Sunday May 19, 2024

Short indie films show potential among aspiring filmmakers

By our correspondents
March 13, 2016


With the year abuzz with a number of films already in their post-production phase, it seems that the time is indeed ripe for young filmmakers to show their potential. Providing a platform for such individuals, the Institute of Business Management (IoBM) has organised a film festival that kicked off on March 10 and will carry on till March 13.

With a wide range of films screened at the IFF 2016 for the participants and audience, it appeared that being amateurs, the filmmakers indeed had the knack of technical aspects as well as scriptwriting and compelling storylines.

Most of the films had serious themes based on subjects like existentialist crisis, psychological disorders, various forms of oppression in society, and the wave of sectarian killing.

The films that stood out were “Mirror of a Madman”, “Aks”, “Naira”, and “Panaah”.


Too early to break taboos

In a session “Films and Mindsets” held earlier, the panellists namely Nadeem Mandviwalla, owner of the Mandviwalla Entertainment; Dr Erum Hafeez, faculty member of the IoBM; and Mohsin Iqbal, an executive producer at a news channel, were of the view that Pakistani cinema had barely re-emerged and it was still too early to challenge taboos; rather mainstream films should be promoted generously.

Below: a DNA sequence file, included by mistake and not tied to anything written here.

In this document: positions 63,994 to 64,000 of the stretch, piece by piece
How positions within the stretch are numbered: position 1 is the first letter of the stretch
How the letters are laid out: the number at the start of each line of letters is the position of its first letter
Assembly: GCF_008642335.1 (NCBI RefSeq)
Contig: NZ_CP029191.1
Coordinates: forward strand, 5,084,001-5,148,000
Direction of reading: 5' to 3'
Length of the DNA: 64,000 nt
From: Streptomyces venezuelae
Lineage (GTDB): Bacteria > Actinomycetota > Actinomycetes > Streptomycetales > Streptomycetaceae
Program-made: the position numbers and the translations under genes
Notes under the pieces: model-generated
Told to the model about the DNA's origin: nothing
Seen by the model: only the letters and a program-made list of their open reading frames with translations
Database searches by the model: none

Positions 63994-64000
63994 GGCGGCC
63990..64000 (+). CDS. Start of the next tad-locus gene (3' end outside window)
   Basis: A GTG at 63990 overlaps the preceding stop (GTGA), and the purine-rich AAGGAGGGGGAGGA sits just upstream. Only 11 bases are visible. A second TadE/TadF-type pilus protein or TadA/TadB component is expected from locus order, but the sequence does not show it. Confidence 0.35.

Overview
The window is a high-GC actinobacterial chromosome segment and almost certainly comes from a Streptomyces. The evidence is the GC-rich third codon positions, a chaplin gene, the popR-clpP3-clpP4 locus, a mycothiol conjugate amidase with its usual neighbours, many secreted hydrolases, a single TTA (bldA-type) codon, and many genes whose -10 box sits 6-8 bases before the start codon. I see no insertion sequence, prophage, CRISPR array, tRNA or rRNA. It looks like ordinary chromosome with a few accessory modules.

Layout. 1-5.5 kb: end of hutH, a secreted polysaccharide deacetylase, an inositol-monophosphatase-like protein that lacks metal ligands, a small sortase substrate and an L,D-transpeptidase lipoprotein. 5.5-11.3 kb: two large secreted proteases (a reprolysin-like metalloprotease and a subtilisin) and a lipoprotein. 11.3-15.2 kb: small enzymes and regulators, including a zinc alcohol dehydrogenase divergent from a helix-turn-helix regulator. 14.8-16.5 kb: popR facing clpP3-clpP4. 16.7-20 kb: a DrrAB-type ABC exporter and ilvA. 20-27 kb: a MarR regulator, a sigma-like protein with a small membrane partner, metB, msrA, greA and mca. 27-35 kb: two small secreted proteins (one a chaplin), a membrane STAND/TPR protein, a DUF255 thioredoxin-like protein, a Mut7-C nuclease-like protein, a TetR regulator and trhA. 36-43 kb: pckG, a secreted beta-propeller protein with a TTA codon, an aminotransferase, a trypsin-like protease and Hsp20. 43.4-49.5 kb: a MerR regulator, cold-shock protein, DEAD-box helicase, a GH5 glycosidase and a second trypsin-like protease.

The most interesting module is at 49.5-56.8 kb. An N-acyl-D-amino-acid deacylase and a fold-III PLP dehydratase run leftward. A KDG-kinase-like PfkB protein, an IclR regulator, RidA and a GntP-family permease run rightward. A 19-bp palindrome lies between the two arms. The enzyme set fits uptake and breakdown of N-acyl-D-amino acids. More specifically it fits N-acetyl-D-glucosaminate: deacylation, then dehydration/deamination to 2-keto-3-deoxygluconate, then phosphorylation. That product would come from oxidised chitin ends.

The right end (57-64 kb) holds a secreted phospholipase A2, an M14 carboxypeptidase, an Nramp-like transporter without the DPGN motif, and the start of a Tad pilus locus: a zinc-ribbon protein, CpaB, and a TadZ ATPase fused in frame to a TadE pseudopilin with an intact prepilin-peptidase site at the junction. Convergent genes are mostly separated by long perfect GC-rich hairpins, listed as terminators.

Speaking about this trend, Iqbal shared that before delving into such themes, the audience should be drawn toward the cinema so that later, it could decide on its own as to what to watch. Right now, he added, just the fact that people are returning to cinema houses was a ray of hope for revival.

Mandviwalla clarified that when word cinema and box office went hand in hand, unlike films which could be of various types. He noted that a film was screened at a cinema for business and at this point in time, the cinema could not afford to make films that might be commercially unsuccessful.

He added that he was open to everyone who was willing to contribute to the cinema even if it meant cashing in on patriotism because while a few did not approve of it, there were many who lauded it.

Mandviwalla was optimistic that there was a lot of potential and it was high time that we stopped comparing our industry with that of India.